The Countdown – Five Training Tips For Snow Season

June 12th, 2018
Training for the right kind of fitness is the key to staying injury-free on-snow. Image:: Red Bull Content Pool

Mountainwatch | Caitlin Reid

Remember the agony of your first few days on the snow last year? Burning thighs, tight calves and aching feet? Skiing and snowboarding are both so much fun that everyone forgets they’re also incredibly physical. Skipping the gym and working long hours at your desk before a ski holiday puts your body under stress, making you more prone to injury. Skip the pain this year with a super easy ski snowboard fitness program. Do it at home while watching TV or a new ski or snowboard movie for inspiration.

Avoid injuries by strengthening up before you hit the slopes. This easy ski and snowboard fitness program will take just 10 minutes everyday, but will help keep you safe and strong on the snow. Skip the injuries this season and get training!



Snowsports are hardest on the quadriceps – the muscles on the front of your thighs. Weak quads mean unstable knees, which could put your ligaments (like your ACL) and cartilage at risk of tearing. Don’t worry, by strengthening your quads you’ll provide a super strong support system for your knees, avoiding ligament stresses. The best way? Do lunges as an ACL injury prevention program.


• Sustained (Hold for 30 seconds x 5)

• Dynamic (2 x 15 reps)

Tip: Always line your kneecaps up with your big toe to keep knee alignment spot on!



Your hamstrings are the power group of muscles on the back of your thighs. They work directly with the quads to control knee bend and protect knee ligaments. During snowsports, they help you maintain the all important bent-knee stance.

Swiss Ball Curls: (Start at 12 reps, work up to 25)

• Lie on your back with your heels on a Swiss Ball.
• Lift your hips off the ground.
• Bend your knees and draw the ball in towards you, then back out again.

Tip: Make sure you stretch out your hamstrings after activity.


Proper stretching before training and skiing is fundamental to preventing tweaks and twinges. Image:: Red Bull Content Pool



Your calves work hard during snow sports. When skiing, they’re on constant stretch and need to be lengthened and strengthened before you hit the snow. Calves work even harder snowboarding, as they help to rock your foot between toe and heel edges.

So what’s the easiest way to strengthen your calves? Walk around on your tip toes! If you feel too strange doing that, pause on your way up your stairs every day and try 20 x calf raises off the edge of a step.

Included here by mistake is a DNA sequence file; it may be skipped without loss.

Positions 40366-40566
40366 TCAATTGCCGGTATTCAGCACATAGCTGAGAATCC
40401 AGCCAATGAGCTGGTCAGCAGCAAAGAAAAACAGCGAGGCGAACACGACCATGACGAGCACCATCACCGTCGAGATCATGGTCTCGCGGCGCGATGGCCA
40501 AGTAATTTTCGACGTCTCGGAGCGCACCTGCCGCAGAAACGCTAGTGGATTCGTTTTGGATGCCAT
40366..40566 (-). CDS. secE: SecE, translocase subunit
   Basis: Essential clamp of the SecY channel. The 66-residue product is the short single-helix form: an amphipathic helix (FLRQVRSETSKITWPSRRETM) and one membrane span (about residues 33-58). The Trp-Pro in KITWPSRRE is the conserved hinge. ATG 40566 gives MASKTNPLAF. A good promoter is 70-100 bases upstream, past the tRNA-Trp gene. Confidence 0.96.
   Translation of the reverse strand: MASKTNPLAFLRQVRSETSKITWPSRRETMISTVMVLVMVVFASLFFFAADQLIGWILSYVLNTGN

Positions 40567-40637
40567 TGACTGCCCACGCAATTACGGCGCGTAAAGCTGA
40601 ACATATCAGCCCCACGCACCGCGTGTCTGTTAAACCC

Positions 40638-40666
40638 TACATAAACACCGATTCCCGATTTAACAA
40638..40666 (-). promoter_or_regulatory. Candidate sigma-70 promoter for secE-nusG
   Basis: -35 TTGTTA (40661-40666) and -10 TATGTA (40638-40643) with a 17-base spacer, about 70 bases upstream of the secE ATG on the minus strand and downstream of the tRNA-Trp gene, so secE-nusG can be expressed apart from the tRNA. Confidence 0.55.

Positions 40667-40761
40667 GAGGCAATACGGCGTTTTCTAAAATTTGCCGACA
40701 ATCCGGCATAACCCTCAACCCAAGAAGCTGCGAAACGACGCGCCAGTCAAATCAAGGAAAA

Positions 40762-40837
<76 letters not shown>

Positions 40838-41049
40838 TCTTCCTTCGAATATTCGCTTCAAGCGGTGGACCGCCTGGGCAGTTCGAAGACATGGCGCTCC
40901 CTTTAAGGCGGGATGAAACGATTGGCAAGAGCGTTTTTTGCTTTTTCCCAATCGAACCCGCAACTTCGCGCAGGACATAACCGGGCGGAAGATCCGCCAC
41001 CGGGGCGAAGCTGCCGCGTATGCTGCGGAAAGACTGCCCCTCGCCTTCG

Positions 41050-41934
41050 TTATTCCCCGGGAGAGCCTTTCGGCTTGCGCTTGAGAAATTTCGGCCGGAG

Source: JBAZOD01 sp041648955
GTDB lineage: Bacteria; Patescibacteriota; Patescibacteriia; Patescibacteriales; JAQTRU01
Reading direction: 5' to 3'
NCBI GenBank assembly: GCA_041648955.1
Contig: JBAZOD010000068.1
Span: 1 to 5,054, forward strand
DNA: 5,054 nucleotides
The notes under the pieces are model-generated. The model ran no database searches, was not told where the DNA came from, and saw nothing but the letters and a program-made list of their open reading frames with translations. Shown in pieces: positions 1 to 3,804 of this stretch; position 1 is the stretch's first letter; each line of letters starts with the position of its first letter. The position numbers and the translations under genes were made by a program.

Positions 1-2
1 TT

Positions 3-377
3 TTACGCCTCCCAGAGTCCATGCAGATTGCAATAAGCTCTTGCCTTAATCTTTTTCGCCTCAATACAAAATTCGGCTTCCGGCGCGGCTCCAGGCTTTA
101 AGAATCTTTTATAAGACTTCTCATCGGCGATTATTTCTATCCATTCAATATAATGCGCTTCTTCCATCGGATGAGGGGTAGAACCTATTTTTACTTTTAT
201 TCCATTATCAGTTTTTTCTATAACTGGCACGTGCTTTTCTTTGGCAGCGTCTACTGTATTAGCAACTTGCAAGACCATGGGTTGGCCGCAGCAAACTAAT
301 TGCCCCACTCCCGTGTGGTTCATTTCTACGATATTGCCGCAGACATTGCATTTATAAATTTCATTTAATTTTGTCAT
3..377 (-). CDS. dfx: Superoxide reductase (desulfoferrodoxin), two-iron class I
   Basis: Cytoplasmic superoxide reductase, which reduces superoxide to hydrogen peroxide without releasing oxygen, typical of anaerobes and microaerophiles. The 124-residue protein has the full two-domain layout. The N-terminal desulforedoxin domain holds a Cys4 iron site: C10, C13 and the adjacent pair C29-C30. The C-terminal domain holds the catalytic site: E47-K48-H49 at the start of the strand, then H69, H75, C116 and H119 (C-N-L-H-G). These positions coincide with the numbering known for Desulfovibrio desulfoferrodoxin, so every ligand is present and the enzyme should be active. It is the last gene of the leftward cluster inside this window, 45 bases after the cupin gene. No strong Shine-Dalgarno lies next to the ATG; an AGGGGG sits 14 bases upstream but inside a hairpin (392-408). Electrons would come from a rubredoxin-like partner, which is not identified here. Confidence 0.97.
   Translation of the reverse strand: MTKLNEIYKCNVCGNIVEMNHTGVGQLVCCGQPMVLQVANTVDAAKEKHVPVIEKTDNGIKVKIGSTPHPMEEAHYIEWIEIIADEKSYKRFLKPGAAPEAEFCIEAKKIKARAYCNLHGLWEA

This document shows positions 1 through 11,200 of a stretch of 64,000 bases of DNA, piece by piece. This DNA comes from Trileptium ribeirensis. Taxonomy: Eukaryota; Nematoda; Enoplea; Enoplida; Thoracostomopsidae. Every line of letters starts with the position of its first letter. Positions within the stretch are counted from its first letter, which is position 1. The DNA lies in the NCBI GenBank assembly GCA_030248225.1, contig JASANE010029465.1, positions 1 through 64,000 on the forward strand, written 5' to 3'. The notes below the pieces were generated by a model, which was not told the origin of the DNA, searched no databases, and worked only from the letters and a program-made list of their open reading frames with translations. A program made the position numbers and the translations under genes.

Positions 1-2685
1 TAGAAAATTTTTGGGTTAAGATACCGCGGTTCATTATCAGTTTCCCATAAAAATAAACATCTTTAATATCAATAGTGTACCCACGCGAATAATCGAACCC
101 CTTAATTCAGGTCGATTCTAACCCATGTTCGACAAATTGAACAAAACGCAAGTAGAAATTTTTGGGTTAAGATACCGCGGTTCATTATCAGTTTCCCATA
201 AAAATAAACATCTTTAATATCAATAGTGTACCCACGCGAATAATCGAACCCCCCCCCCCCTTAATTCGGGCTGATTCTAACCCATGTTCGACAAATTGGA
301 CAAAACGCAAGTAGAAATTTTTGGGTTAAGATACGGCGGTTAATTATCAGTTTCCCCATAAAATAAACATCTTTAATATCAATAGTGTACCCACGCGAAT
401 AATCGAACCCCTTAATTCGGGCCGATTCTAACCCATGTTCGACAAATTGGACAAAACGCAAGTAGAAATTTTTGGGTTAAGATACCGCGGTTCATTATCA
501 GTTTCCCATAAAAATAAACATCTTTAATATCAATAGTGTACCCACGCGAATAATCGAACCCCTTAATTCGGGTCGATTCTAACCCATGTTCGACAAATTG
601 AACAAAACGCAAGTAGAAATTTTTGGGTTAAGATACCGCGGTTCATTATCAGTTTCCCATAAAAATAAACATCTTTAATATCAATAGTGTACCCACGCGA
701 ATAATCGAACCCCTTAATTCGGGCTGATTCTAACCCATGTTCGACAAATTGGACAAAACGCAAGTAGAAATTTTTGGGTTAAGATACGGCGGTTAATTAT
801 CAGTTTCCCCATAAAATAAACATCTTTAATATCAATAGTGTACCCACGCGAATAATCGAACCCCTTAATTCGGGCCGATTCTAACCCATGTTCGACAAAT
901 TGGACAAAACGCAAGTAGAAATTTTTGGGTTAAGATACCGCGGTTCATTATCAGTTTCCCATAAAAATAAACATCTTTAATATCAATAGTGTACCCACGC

The all important buttocks. Your glutes have three parts, all of which work to keep your balance in the ski or snowboard squat. Skiers work hard through the glute max at the back of the butt. Snowboarders will often feel a burn on the outer glute or hip area in the glute medius.

Strengthen the entire glute region, plus some quads with…

Squats: (Feel the burn!)

• Sustained (Hold for 30 seconds x 5).

• Dynamic (2 x 15 reps).

Note: Like Lunges, always line your kneecaps up with your big toe to keep knee alignment spot on!



The most important muscle for any snow sports. Your deep, lower abs keep you strong over bumps in the snow, in the air, and help you balance. A strong core means tighter tricks, faster reactions, and a stronger lower back. Skier and snowboarders often complain about back pain on ski holidays, whether they’re in their 20s or 50s.

Do you really need core strength for snow sports? Australian Olympic Halfpipe snowboard physiotherapist Jessie Mayo, says core strength is the number one part of all the athletes’ training. From Scotty James to Torah Bright, these guys work hard to look after their spines with solid core strength.

Find your core, learn to activate it, and forget back pain when you’re on the snow.

But what is the core? Let’s keep it simple and look at the TA. The TA, or Transversus Abdominus, is a deep core muscle that wraps around the lower torso, right around you like a girdle. It holds your spine strong, and keeps your pelvis nice and stable.

How do you find it?

• Lie on your back with your knees bent.
• Place one hand under your lower back.
• Place the other hand 2cm in from the bony part of your pelvis on your lower stomach.
• Cough! - Feel the muscle pop up under your hand on your inner pelvis? - That's it!


• Keep your hands in the position mentioned above.
• Imagine a skewer through the pelvis - now rock forwards and back.
• Forwards (creates a sway back - lots of space at the lower back).
• Backwards (squashes the hand under the back).
• Find the middle point between the two extremes - That is Neutral spine!
• In this position gently tuck the tailbone until you feel a tightening under the hand on your front.
• Once you feel it - you’re using your core!

Now try a core exercise. Remember, the core (transversus abdominus) can work all day, not like a bicep. It requires concentration and control, but is the most important muscle to work on for any skier or snowboarder.

Lower Ab Double Leg Stretch:

• Find neutral spine.
• Lift your head gently off the ground, lift your feet to 90 degrees.
• Stretch your legs out straight.
• As you stretch out - don’t let your back arch. Use your core to counteract your pelvis rolling forward. You can do it! (Repeat for 12)

About the Author: Caitlin is a Physiotherapist who loves teaching Pilates, preventing injuries and getting stuck into rehab when things go wrong. Caitlin gets up the mountains to snowboard at every chance she gets and loves working with snow athletes. Passionate about the big picture, Caitlin works on a holistic approach to fitness, function, and injuries.